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Stir of Echoes - 29/31 Days of Halloween

Oh, man! I haven't watched this movie in almost nineteen years! I was going through my unwatched DVDs tonight, looking for a suitable movie, and I came across this gem. I remember sitting in my first apartment, watching this movie with the other members of my band, and all of us humming along with the cryptic song, racking our brains trying to figure out where we'd heard the melody before. When it was finally revealed, we all shouted in unison, "OH! The Stones!" I didn't realize until partway through the opening credits that this is the second film I'm reviewing this month based upon the work of Richard Matheson, the first being The Last Man On Earth. So without any further delay, let's DIG right into Stir of Echoes.

The film opens with a young boy named Jake talking to somebody that neither of his parents can see or hear. Thinking it's just childish fantasy, they ignore him, never hearing him ask the unseen person a very important question: "Does it hurt to be dead?" After a party at a neighbor's house, the boy's father Tom (played by Kevin Bacon) teases his sister-in-law Lisa until she agrees to hypnotize him. She agrees, and Tom immediately sees terrifying visions, but the other partygoers only saw him performing silly parlor tricks, much to their amusement. The visions continue, and Tom begins seeing the ghost of a young girl in his house. Tom and Maggie hire a babysitter suggested by Jake, who says that Samantha told him about her. When Jake is alone with the babysitter, he mentions Samantha, and the girl kidnaps him. Tom has a vision and tracks Jake and the girl to the train station, where the girl's mother informs them that Samantha is her oldest daughter, and she is missing. Tom returns to Lisa demanding she undo whatever she did while he was under hypnosis. Instead of ridding him of the visions, Tom is given a new cryptic message from Samantha... "DIG." Obsessed, Tom begins tearing up the backyard, and later the house, desperate for answers and an end to the terrifying visions.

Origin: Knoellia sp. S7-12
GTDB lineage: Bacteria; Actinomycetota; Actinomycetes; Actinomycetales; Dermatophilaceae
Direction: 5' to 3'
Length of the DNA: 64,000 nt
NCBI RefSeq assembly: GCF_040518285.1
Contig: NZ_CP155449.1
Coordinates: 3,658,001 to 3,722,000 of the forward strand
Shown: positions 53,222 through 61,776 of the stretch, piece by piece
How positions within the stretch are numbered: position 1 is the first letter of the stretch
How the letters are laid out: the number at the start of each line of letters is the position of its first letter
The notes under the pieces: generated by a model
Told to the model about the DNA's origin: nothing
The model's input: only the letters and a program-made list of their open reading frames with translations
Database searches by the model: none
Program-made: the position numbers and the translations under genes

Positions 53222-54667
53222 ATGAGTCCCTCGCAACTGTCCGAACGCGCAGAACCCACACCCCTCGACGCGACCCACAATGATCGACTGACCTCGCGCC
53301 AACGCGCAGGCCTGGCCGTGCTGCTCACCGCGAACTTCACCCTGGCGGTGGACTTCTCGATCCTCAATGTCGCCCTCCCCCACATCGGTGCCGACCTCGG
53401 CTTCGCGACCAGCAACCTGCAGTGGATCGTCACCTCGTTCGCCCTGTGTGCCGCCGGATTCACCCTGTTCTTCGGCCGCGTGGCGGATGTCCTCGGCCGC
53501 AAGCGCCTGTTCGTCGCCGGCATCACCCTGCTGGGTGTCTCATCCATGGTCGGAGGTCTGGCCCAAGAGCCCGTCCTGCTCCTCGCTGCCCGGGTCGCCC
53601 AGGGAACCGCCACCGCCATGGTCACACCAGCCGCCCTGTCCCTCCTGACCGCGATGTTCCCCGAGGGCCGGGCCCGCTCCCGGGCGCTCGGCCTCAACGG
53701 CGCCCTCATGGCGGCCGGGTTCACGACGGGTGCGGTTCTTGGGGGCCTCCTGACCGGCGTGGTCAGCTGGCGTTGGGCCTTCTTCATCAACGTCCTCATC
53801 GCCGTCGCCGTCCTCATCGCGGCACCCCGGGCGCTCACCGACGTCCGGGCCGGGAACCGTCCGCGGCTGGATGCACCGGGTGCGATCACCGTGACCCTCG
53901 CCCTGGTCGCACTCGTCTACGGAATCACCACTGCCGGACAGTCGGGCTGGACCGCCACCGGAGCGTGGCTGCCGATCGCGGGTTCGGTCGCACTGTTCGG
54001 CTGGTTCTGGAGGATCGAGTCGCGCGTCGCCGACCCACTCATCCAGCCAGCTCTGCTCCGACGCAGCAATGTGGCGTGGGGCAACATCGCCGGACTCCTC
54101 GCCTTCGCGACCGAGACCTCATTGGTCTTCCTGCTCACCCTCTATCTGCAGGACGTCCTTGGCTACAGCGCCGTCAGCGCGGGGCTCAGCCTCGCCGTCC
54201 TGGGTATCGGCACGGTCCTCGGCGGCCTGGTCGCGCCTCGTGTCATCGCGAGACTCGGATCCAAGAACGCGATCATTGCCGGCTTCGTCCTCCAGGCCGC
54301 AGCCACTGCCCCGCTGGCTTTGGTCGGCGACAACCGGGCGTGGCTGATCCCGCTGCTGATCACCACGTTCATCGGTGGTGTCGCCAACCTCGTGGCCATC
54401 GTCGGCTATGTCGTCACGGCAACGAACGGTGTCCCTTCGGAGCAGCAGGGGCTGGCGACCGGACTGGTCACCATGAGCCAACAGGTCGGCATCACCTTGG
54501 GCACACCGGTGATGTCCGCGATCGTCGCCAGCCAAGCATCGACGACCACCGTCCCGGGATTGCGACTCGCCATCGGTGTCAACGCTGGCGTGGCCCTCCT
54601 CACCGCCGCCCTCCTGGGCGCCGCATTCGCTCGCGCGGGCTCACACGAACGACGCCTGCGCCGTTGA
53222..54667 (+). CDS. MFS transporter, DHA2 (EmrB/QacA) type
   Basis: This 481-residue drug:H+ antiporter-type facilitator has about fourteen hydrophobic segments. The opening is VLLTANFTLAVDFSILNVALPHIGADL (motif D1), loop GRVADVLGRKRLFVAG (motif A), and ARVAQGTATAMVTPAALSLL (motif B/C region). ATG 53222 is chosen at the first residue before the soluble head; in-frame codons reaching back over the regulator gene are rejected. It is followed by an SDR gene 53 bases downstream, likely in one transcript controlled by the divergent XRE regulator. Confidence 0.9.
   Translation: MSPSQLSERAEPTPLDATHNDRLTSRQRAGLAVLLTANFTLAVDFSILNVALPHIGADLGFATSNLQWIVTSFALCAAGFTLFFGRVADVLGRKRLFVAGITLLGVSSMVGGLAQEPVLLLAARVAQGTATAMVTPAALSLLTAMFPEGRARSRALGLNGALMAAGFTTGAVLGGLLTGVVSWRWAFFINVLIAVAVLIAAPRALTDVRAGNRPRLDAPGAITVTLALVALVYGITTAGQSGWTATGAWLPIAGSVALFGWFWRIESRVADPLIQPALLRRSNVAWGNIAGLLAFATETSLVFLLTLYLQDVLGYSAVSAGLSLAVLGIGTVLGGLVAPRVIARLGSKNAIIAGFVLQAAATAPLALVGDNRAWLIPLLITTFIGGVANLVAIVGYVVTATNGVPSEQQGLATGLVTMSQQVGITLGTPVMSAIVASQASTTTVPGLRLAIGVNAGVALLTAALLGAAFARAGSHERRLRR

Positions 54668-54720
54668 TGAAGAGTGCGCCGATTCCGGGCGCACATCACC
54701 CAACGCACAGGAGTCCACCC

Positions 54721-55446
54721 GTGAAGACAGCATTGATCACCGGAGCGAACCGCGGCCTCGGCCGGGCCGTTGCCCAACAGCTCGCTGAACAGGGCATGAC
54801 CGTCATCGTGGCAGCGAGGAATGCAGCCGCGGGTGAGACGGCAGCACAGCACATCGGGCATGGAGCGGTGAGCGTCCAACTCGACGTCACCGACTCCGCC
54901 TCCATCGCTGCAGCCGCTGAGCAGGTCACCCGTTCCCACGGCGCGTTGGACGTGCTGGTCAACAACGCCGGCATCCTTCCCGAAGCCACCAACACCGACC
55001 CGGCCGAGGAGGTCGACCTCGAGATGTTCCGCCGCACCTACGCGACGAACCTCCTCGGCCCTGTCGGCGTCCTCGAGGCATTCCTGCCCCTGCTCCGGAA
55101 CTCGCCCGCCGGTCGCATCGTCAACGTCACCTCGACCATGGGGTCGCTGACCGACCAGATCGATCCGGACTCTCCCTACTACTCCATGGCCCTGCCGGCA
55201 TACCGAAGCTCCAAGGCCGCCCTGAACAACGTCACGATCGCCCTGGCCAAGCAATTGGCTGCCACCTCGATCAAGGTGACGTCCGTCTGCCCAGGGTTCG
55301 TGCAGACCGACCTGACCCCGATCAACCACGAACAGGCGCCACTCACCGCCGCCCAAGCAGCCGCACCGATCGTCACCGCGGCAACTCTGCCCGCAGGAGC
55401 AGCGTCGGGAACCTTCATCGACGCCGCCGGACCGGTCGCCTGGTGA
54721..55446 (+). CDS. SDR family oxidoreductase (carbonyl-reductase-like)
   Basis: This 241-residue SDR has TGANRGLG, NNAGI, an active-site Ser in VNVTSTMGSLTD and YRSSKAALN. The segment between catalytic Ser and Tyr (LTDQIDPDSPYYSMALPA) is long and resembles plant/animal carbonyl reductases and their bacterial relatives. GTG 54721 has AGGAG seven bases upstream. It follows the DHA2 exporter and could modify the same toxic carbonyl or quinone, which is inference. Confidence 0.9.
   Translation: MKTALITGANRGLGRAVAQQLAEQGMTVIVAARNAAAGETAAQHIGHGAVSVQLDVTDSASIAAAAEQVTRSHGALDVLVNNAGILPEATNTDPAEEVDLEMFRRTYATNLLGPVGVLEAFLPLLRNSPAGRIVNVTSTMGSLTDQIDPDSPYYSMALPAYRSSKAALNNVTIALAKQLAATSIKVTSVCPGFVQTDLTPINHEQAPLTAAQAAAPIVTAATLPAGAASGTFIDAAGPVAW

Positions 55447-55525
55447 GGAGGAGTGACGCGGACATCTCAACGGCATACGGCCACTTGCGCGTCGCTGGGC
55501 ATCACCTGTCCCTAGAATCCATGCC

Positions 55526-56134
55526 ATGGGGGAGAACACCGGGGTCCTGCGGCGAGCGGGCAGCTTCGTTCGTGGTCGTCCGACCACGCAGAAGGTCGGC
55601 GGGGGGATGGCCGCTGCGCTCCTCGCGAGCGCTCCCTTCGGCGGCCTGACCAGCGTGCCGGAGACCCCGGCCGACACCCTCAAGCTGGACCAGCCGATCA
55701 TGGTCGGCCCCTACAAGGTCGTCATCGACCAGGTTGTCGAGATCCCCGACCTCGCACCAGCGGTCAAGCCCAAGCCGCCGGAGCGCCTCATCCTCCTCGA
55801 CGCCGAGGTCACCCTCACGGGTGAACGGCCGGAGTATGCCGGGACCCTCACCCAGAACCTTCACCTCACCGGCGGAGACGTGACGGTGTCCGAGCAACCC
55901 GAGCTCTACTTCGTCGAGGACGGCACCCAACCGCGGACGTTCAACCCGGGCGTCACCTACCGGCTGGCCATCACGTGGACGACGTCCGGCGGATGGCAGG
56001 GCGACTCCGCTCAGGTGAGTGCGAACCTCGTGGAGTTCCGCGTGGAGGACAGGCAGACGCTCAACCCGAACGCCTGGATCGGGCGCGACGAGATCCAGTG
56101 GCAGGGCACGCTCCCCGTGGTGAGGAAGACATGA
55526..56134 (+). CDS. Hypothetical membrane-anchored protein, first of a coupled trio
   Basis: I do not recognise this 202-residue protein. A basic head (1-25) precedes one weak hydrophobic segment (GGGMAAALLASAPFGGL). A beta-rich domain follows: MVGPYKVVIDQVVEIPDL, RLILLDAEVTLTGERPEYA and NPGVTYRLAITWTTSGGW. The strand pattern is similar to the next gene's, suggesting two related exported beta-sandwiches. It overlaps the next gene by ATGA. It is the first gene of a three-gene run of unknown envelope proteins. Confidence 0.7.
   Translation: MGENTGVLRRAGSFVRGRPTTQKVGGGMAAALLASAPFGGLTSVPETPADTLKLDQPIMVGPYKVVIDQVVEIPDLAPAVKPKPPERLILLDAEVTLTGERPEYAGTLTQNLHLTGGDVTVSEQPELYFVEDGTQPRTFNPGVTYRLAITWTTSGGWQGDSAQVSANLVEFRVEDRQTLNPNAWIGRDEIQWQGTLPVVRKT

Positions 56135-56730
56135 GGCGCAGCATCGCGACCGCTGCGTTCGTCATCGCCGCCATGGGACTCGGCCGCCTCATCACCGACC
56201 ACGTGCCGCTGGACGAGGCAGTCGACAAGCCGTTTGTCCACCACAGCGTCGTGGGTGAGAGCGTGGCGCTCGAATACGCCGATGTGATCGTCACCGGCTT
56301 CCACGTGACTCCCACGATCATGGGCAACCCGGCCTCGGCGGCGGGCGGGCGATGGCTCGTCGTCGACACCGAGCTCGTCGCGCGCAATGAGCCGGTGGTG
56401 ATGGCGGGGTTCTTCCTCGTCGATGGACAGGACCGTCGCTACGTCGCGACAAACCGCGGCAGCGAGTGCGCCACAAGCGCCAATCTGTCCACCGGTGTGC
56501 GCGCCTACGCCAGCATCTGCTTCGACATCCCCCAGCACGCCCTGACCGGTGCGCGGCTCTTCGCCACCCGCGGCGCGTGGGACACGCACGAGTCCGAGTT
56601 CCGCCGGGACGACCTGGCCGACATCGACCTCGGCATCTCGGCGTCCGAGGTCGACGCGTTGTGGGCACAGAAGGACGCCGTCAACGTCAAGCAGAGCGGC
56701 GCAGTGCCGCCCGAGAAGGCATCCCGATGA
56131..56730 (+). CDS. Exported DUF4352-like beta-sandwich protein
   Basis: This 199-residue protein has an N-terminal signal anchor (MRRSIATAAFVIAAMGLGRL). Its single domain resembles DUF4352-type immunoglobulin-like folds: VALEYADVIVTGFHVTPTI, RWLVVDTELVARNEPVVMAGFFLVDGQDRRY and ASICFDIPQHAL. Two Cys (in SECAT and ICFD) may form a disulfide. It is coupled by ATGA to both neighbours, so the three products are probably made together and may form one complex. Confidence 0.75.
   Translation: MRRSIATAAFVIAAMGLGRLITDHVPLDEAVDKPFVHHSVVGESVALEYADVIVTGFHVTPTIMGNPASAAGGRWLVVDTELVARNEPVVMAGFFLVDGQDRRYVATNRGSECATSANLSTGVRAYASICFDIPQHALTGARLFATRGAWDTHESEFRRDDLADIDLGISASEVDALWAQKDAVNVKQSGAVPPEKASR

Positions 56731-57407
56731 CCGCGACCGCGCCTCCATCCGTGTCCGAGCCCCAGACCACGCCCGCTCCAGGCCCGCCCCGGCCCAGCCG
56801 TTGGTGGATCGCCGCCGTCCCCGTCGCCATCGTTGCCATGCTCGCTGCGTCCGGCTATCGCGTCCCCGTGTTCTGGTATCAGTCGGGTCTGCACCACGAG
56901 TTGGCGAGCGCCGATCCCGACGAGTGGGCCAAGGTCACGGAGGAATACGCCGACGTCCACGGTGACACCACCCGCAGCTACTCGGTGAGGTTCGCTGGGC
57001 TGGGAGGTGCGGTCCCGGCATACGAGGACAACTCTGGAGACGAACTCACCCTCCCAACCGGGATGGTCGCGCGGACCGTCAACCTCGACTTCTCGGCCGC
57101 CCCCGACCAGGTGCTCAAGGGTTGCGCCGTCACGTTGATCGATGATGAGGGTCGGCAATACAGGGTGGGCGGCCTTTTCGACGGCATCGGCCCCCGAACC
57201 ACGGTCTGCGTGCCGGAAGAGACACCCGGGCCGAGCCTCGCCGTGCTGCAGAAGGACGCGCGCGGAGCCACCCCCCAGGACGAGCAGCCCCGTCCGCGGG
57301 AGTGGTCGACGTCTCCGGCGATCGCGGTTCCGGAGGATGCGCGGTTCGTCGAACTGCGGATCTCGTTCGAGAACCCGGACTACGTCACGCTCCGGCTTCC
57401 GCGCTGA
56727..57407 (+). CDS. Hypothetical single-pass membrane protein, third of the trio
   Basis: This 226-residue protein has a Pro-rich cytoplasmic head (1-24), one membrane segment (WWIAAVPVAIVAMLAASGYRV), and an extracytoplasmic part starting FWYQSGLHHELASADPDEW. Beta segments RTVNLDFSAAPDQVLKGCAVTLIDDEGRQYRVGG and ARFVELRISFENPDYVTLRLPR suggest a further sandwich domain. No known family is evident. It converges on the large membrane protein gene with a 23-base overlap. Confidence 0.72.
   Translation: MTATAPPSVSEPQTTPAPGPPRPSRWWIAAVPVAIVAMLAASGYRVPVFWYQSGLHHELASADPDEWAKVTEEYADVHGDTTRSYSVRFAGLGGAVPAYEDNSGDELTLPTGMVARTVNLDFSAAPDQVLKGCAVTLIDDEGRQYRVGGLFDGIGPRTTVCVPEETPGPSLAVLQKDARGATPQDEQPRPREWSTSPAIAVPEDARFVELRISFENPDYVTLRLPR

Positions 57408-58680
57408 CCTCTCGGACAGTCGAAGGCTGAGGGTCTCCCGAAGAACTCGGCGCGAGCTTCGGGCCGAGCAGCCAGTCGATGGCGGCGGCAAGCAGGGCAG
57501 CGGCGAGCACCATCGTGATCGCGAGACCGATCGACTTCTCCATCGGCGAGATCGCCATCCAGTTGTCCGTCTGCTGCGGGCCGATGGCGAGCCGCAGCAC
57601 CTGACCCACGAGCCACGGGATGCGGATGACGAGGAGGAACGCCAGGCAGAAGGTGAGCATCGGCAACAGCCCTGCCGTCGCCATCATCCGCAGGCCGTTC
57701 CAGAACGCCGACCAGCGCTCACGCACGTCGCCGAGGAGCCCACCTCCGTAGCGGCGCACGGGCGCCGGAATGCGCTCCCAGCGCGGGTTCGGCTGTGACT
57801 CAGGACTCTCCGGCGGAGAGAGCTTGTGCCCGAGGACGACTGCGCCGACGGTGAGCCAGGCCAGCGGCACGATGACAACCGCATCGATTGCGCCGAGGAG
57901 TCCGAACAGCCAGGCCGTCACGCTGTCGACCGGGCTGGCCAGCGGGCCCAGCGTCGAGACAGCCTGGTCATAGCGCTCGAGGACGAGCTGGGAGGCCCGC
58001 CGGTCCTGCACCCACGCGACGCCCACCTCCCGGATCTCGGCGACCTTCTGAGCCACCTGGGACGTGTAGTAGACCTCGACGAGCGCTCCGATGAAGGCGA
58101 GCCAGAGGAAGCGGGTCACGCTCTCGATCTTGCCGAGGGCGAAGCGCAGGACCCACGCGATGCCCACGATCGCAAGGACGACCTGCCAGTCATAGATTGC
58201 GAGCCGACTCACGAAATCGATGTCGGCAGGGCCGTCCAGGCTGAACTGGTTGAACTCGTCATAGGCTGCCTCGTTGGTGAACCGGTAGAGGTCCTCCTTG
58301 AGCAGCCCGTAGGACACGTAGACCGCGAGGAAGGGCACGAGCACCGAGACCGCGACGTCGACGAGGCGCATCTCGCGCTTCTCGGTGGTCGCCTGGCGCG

Individuals for whom sexual assault is a trigger may want to steer clear of this film, as Samantha's assault that ultimately leads to her death is quite violent. Knowing my wife has a thing about fingernails, I had to warn her when a shot of Samantha's fingernail snapping as she fought back was coming up. All that being said, I was surprised when I recognized Jennifer Morrison in the role. Many viewers will probably recognize her as Dr. Cameron from the medical drama series House. The ghostly Samantha is creepy without being overly threatening or relying on heavy makeup or special effects, which I think makes her much more effective.

Two scenes that will undoubtedly make most viewers cringe are the aforementioned fingernail scene and the tooth scene (pictured). While they're definitely cringe-inducing and even a bit stomach-churning, they're not over-the-top gore, which a good ghost movie doesn't need. Just be ready to cover your eyes when Kevin Bacon notices the blood on his mouth if that kind of thing bothers you.

Speaking of Kevin Bacon, he really shines in this movie, and by shine I mean he channels Jack Nicholson in The Shining a little bit as the visions really begin to plague him. To be honest, Tom's not a very likable character, but that just makes the movie all the better because not everyone is likable, and by the end of the movie, Tom has certainly redeemed himself, at least in my eyes. I do have to count this as one of my favorite Kevin Bacon performances.

So what's the verdict? Well, I loved the movie! And as long as none of the potential triggers I mentioned in this review bother you, I'd highly recommend you check this one out. I have to say the past week's reviews have convinced me that I need to read a hell of a lot more Matheson! If you're looking for a good ghost story, then here it is. Pour yourself a tall glass of orange juice, turn off the lights, and give Stir of Echoes a whirl.

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